Mormons made history and headlines between 1856 and 1860 by using handcarts to travel the roughly 1300 miles, on foot, from Iowa to Salt Lake City, across the plains and mountains. When you read Mormon literature, these journeys are admired and held up as evidence of the dedication of the Mormon people, and a tribute to their courage and unwavering strength and determination in the face of terrible adversity.
Handcarts were two-wheeled carts that were pulled by people, instead of draft animals. Brigham Young thought they would be a cheaper, faster and easier way to bring European converts to Salt Lake City. Almost 3,000 Mormons, with 653 carts and 50 supply wagons, traveling in 10 different companies, made the trip to Salt Lake City over a period of four years.
The handcarts were made almost entirely of wood. They were generally six to seven feet long, wide enough to span a narrow wagon track, and could be alternately pushed or pulled. The boxes affixed to the carts were three to four feet long and eight inches high. They could carry about 500 pounds of trail provisions, personal possessions and of course survival gear like bedrolls, clothes and tents.
Some of the handcart companies completed the journey with few problems. The fourth and fifth companies, known as the Willie and Martin Companies, left Iowa City, Iowa in July 1856. This was very late to begin the trip across the plains. They encountered severe winter weather west of present day Casper, Wyoming, and hundreds died from exposure and famine before rescue parties could reach them.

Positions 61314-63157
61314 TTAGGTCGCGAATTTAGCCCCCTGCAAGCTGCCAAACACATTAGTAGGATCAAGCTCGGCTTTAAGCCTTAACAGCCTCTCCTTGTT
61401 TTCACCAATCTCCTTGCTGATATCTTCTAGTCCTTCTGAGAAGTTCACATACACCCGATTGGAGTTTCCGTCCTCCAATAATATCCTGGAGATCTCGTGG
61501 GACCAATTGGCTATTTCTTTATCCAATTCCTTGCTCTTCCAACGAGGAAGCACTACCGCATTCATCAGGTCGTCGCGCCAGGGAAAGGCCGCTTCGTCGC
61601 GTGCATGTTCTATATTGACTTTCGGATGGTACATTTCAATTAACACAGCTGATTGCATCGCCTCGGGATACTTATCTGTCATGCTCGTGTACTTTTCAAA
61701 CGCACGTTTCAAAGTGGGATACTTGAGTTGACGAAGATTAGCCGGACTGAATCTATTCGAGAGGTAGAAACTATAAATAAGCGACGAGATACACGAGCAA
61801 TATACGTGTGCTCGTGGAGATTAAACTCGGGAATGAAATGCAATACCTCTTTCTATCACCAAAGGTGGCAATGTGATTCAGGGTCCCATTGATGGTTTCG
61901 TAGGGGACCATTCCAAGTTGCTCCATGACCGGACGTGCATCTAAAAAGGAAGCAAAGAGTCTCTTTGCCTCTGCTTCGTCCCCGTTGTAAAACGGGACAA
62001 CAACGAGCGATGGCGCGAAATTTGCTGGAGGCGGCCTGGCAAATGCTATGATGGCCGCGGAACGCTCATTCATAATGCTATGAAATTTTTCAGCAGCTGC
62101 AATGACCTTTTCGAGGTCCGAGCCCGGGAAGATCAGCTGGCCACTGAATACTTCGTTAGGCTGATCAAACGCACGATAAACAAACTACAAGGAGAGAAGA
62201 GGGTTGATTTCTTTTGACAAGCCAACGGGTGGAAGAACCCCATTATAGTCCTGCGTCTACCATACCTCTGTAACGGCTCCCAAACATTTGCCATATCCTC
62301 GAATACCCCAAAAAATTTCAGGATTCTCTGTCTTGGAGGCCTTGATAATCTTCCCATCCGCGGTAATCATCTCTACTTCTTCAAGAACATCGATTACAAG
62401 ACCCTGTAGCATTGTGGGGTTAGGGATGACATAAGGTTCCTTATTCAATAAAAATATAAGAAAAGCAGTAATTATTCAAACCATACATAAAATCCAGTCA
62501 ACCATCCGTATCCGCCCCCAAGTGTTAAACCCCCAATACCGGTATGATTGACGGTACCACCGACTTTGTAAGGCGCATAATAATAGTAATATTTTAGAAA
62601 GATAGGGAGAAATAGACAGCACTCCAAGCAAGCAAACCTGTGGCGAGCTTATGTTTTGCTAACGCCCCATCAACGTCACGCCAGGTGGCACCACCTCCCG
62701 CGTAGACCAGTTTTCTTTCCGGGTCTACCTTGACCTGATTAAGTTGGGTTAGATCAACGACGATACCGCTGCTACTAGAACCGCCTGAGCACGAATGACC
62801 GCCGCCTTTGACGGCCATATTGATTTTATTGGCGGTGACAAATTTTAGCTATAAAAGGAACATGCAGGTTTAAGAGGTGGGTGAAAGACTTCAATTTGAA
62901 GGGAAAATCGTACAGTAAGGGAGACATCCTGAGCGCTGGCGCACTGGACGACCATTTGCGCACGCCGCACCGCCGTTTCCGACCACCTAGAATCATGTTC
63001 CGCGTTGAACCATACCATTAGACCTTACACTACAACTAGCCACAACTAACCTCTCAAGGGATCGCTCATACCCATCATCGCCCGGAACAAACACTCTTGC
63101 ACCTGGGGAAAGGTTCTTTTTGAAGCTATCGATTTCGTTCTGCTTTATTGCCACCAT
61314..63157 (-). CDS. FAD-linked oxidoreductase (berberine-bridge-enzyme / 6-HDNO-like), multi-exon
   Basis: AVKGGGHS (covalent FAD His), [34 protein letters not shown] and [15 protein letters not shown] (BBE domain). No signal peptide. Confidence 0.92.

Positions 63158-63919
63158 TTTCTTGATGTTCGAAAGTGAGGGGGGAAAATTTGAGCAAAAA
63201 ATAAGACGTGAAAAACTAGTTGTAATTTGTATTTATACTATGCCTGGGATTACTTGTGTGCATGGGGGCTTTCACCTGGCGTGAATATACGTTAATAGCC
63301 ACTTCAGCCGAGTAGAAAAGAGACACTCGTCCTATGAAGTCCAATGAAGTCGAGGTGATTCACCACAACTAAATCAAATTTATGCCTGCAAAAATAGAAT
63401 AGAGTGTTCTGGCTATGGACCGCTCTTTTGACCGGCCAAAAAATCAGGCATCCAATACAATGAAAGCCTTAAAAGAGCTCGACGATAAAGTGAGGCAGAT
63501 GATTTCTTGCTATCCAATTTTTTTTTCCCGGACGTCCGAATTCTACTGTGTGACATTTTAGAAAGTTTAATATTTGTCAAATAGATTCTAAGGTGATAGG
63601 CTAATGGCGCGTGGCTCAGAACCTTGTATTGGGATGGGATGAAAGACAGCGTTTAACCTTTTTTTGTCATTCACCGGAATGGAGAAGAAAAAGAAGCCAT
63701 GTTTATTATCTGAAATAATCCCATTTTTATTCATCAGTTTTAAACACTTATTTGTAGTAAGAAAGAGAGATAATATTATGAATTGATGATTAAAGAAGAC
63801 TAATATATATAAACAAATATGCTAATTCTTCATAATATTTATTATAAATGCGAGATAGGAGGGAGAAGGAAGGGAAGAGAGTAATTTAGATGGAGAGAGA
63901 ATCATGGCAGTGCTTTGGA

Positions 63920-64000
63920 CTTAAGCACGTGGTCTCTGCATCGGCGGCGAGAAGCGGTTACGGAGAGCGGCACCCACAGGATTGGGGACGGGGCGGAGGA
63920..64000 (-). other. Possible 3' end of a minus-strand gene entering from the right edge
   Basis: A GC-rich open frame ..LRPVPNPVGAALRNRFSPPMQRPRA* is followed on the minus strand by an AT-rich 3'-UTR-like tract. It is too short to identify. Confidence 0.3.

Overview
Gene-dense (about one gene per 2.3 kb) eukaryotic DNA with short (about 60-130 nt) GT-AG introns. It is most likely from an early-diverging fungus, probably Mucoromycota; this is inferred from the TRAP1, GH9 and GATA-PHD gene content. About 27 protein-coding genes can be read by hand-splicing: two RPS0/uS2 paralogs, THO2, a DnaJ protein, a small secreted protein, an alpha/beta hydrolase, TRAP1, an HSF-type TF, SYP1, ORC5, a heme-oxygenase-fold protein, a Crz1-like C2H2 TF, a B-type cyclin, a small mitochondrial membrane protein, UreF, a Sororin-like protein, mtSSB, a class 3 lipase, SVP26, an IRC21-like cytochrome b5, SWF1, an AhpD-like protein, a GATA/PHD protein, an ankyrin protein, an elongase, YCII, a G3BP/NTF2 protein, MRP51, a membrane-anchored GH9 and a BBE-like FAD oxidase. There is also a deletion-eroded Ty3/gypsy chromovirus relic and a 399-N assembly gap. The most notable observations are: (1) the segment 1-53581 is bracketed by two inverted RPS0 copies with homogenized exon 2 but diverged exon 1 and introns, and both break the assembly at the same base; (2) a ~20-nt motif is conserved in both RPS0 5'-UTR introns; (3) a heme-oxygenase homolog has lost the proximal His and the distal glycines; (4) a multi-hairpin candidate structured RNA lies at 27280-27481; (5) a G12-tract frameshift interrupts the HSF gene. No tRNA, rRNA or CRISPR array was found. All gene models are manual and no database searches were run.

The girl posing as if she was pulling the cart looks idyllic and romantic enough. It makes you want to go on the trip, right?
Here is a map:
This was a phenomenal journey, taking many months. If they started too late in the year, this is what happened to them:
I love this painting, and I wish I knew who the artist is, so I can give credit. If a reader knows, please comment, so I can provide proper credit.
This painting shows the misery of the journey. Can you imagine traveling like this, all waking hours, every day, for weeks, months? Here is what a modern Mormon said about the unfortunate people who got themselves into this bind:
Sometimes the Lord will allow us to go through what seems a trial to improve us—sometimes we need trials to make us better. Sometimes He has something else in mind than what we—in our limited understanding—think we want. — Chad’s Random Musings.
Now let’s put all the idyllic religious waxing aside. I have respect for the people who went through this. But how did it really come about?
In the middle of the 19th century, Mormon missionaries were very successful recruiting new converts in northern Europe, like Denmark, Scotland, Ireland and England. Conditions were not favorable in those countries, and a new life in America was many a European’s dream. The missionaries were nice enough, and promised them Zion, the shining city in the mountains, God’s kingdom on earth. What poor laborer, peasant or miner would not want to give up the hovel he lived in, and subject himself and his family to the loving and guiding hands of a man of God – and embark on a long journey to the promised land – America.
The reality of what they got themselves into didn’t come clear until it was too late. The emigrants mostly were not wealthy people, and they traveled in steerage. The church spent as little as possible on them.